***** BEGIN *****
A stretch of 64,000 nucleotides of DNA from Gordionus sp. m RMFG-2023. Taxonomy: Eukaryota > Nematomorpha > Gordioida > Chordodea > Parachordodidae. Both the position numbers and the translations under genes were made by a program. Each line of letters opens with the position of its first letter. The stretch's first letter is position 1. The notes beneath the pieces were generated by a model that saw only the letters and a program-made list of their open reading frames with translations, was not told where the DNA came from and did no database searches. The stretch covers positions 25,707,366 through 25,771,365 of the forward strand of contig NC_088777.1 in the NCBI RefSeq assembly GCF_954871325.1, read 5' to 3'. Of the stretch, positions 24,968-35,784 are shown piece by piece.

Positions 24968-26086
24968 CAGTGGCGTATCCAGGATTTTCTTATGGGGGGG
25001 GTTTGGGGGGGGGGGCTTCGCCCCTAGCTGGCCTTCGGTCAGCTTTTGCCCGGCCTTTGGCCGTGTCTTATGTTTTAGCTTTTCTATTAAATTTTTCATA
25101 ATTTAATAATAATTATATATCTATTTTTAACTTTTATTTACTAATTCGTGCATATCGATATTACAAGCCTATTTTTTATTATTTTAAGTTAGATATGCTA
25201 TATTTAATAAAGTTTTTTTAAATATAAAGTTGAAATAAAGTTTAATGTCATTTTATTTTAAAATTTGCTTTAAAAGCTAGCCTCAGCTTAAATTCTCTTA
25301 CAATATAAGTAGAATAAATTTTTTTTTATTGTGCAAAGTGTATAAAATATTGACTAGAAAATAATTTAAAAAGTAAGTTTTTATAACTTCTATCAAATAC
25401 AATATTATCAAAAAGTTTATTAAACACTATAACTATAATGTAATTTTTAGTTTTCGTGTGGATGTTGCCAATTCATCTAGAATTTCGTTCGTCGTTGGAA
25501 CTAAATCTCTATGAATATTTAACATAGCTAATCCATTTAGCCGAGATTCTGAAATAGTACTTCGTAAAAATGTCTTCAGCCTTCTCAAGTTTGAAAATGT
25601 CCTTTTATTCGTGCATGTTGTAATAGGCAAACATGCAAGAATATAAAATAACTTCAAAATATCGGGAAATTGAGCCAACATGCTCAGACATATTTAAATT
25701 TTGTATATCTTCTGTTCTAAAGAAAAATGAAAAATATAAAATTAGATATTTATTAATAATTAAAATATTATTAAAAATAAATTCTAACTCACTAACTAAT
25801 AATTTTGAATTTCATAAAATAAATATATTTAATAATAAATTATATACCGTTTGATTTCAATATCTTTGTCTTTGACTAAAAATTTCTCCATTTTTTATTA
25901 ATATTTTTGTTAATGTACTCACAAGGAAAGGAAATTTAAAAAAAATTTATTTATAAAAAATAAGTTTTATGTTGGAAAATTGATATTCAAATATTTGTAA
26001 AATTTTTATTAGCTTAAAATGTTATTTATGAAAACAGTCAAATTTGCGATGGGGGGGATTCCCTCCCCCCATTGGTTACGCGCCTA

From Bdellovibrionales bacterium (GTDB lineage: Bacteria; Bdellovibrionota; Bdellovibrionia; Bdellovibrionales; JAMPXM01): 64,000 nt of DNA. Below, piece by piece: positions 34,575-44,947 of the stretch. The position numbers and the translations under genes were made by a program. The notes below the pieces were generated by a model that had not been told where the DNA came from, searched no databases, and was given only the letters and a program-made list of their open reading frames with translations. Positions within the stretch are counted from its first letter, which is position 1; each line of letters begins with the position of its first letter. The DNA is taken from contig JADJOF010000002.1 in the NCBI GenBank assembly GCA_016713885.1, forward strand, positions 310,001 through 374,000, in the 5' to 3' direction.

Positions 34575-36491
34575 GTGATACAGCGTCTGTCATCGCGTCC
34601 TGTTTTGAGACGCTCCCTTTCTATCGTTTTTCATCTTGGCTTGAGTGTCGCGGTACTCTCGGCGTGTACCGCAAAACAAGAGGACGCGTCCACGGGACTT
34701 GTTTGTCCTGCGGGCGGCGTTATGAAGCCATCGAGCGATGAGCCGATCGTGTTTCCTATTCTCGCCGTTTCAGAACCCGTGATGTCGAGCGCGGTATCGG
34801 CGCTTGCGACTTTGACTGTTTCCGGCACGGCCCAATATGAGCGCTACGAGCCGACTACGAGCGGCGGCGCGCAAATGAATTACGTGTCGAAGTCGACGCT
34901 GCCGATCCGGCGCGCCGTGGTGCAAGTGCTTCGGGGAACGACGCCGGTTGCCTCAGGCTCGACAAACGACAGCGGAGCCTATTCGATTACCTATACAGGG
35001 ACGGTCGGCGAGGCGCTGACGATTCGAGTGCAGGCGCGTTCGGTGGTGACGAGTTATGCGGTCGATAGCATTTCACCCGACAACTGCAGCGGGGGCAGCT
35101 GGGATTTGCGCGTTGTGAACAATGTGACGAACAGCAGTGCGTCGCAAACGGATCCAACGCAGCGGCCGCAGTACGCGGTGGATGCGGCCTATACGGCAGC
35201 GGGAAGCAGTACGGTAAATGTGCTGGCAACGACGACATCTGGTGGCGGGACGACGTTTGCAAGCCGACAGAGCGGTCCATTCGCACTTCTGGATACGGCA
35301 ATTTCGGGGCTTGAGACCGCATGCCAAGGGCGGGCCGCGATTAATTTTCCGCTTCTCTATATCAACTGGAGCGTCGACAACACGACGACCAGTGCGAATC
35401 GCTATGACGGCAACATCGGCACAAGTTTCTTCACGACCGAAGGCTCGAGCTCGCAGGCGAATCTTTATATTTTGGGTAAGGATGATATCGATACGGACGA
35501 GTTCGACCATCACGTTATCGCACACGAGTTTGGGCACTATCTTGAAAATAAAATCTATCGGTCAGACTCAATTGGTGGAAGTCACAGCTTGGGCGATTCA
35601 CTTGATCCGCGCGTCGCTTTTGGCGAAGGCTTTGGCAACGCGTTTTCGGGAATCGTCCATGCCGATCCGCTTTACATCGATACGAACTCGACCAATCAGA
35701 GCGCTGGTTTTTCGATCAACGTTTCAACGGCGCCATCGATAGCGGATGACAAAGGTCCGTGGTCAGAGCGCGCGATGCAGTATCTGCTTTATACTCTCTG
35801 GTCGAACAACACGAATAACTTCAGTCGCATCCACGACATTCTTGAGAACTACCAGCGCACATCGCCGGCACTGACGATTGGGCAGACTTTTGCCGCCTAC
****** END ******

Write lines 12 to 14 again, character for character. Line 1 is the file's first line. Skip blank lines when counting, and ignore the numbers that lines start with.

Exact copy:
25801 AATTTTGAATTTCATAAAATAAATATATTTAATAATAAATTATATACCGTTTGATTTCAATATCTTTGTCTTTGACTAAAAATTTCTCCATTTTTTATTA
25901 ATATTTTTGTTAATGTACTCACAAGGAAAGGAAATTTAAAAAAAATTTATTTATAAAAAATAAGTTTTATGTTGGAAAATTGATATTCAAATATTTGTAA
26001 AATTTTTATTAGCTTAAAATGTTATTTATGAAAACAGTCAAATTTGCGATGGGGGGGATTCCCTCCCCCCATTGGTTACGCGCCTA